Please make fare meters mandatory in trishaws Being sickly septuagenarians, my ever loving and I are compelled to depend on three-wheeler drivers for transport. Trying to find a three-wheeler driver who charges a reasonable fare is a wild goose chase whilst wilting under the ever escalating cost of living inclusive of medication and the many [...]

The Sundaytimes Sri Lanka

Letters to the Editor


Please make fare meters mandatory in trishaws

Being sickly septuagenarians, my ever loving and I are compelled to depend on three-wheeler drivers for transport. Trying to find a three-wheeler driver who charges a reasonable fare is a wild goose chase whilst wilting under the ever escalating cost of living inclusive of medication and the many pathological tests involved.

The run from my humble home to the channelling centre at the Mohotti private hospital at Matara usually costs me Rs. 120 one way. With a stranger on my way back it is often Rs. 130 or Rs. 140.
A few days ago around 7.30 p.m., I came across a three-wheeler driver near the Mohotti hospital.

He was the only one available at that time. I asked him to bring me back home. He said he had just taken a patient from Weligama, a distance of 12 miles, but agreed to take me. Having reached my destination I asked him the fare.

He said it was Rs. 93. It was a metered three-wheeler and the fare was clearly indicated on the meter. I was amazed and offered him Rs. 120 which is my usual fare
Having alighted I went in and locked my gate, only to realise I had left my umbrella in the three-wheeter.

I resigned myself to the loss but a few minutes later there was a bang on my gate with a flash of a bright light. Lo and behold! The good Samaritan had brought my umbrella back. Having handed it over he vanished into the darkness. I was not able to note down even the registration number, I was so flabbergasted by his act.

Metered three-wheelers are a blessing. Yet we don’t have them in Matara. Why? This humble missive serves as an impassioned plea to the President to make fare meters mandatory in trishaws statutorily by the amendment of the relevant act maybe the Motor Traffic Act or whatever is applicable.

Nanda Nanayakkara, Matara

Newer and newer regulations; yet less action or results

It looks as if the current administration has made it a hobby of passing new amendments to the Acts, Regulations, rules, directives etc. One wonders whether this is to keep the public entertained or give an impression that the administration is not just passing time. Nonetheless, the fact remains that little or no intended result is achieved by these laws because there is no strategic arrangement down the line for effective implementation of the new policies and new laws. Ultimately the shelves are filling up with documents that hardly ever deserve a second glance. Sri Lanka could easily be named as one of the countries with too many laws and very little action.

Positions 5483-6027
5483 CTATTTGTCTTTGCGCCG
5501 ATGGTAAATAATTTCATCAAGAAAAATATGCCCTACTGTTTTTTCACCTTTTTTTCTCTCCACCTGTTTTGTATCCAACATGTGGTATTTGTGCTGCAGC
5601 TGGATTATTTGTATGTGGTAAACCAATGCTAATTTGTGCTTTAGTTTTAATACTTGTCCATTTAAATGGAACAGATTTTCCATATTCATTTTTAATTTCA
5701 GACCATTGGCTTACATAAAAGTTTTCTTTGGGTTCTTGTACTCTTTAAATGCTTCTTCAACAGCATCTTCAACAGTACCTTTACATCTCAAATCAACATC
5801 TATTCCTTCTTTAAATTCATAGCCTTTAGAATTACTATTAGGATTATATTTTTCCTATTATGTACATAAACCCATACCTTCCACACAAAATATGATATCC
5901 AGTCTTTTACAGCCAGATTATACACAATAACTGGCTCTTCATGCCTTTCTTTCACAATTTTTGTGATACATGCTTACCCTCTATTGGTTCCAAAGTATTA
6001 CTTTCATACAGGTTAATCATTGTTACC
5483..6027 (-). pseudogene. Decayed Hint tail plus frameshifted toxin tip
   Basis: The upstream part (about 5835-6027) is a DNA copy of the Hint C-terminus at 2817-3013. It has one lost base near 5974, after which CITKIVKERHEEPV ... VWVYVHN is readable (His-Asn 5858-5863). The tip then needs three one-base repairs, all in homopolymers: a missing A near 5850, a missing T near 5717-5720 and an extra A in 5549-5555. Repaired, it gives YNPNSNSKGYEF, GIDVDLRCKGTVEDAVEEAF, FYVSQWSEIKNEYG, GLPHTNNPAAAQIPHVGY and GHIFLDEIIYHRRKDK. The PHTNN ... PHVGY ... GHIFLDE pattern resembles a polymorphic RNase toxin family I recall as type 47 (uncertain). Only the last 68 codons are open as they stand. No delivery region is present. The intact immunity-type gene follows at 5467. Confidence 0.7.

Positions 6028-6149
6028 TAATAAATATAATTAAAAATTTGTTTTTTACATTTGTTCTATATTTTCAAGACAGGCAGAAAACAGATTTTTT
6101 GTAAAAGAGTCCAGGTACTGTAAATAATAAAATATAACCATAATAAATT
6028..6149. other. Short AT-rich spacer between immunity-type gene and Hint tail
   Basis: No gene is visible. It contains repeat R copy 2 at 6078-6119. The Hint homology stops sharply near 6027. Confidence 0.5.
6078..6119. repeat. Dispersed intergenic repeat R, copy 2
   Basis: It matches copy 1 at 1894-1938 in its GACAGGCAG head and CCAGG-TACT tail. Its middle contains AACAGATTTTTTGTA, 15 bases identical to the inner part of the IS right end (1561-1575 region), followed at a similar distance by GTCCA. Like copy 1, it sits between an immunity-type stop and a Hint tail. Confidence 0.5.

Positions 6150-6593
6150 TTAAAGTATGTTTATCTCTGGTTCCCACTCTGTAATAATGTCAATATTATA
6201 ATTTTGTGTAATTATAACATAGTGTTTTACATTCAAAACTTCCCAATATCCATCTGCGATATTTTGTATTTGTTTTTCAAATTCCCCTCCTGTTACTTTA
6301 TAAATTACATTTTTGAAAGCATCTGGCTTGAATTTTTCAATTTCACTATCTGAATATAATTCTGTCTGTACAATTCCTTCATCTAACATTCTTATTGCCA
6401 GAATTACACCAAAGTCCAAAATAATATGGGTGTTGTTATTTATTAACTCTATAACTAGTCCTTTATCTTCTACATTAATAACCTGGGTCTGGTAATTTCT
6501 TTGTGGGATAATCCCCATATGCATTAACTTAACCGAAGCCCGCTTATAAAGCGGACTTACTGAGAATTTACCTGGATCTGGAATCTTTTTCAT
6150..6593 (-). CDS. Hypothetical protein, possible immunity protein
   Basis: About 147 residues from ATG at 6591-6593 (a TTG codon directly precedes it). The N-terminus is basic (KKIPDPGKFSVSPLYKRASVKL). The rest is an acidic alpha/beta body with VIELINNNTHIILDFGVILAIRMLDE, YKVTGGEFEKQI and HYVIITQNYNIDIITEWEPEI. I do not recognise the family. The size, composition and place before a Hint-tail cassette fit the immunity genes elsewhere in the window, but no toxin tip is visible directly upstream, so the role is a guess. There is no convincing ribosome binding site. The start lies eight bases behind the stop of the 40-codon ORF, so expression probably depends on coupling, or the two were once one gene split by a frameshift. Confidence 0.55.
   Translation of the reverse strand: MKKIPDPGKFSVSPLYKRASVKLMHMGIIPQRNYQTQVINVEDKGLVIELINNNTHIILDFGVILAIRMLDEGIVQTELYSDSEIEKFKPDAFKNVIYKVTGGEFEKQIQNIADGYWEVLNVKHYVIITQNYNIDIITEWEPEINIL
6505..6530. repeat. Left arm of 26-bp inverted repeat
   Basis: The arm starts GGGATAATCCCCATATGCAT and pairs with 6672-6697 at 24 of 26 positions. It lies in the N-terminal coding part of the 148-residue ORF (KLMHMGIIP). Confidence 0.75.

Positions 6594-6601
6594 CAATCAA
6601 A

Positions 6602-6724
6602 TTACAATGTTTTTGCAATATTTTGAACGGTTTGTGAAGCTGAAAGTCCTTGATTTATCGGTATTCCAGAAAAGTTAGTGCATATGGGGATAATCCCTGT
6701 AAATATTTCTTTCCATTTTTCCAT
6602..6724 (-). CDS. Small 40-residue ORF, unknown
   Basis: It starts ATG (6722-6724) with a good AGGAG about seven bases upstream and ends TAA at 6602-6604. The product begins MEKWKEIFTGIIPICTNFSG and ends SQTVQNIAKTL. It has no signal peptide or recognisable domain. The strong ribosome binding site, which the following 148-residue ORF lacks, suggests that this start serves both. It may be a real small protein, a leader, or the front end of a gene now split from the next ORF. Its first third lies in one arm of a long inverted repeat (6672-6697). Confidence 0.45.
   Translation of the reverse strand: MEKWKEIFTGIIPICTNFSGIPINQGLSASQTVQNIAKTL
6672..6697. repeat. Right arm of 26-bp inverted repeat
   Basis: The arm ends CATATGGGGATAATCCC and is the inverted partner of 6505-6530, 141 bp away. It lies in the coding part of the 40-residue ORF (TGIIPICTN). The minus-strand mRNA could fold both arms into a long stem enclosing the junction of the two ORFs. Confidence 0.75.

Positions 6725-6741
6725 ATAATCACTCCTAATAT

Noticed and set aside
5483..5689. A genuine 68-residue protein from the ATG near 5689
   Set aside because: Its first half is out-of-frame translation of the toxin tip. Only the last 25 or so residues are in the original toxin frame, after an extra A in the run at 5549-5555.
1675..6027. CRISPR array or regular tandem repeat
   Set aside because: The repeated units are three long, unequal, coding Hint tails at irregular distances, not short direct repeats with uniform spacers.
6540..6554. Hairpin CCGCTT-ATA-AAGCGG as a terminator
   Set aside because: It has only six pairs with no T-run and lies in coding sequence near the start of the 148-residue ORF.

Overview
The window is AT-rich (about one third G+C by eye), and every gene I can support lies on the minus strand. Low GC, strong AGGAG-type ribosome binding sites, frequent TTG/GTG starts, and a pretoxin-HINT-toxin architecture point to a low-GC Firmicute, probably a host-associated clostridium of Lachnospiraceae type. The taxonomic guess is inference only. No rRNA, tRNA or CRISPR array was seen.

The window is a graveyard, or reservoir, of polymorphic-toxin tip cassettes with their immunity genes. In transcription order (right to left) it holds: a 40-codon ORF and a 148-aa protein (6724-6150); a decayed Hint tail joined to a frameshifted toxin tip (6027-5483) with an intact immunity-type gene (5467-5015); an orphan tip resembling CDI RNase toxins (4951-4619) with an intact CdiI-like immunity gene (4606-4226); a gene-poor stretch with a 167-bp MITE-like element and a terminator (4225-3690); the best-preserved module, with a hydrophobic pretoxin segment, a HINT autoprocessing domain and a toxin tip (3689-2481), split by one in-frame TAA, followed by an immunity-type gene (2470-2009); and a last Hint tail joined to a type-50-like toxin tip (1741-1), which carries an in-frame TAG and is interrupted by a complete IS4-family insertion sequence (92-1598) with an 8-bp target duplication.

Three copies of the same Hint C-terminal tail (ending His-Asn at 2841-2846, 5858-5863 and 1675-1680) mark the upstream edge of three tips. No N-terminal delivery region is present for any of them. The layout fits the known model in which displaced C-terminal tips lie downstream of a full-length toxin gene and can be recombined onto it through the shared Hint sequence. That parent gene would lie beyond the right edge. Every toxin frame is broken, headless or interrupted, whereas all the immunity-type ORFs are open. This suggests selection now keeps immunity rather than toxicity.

Louis Dembitz Brandeis (an associate judge of the US Supreme Court) once said: “Our government… teaches the whole people by its example. If the government becomes the lawbreaker, it breeds contempt for law; it invites every man to become a law unto himself; it invites anarchy.”

If laws are made for the benefit of the society, based on sound scientific principles after consultation with stake-holders and members of the public they should be made with clear strategies for meaningful implementation in order to achieve the intended objectives. In Sri Lanka hardly a day passes without a new law being enacted or amended and pompous announcements being made that something or other is prohibited!

One such law is the Food (Hygiene) Regulations recently published under the provisions of the Food Act that is due to come into force with effect from November 1, 2012. Although the Food (Hygiene) Regulations contain provisions that are most suited for the present day and would alleviate the enormous food safety problems faced by the consumers they would be only useful if they are properly implemented. Regulations of this nature cannot be enforced like Emergency regulations or curfews to overcome certain security situations. It is essential that all stake-holders should be made aware of the contents of the law to enable them to comply with them. It takes a lot of preparation, deployment of personnel and dispersal of resources for compliance.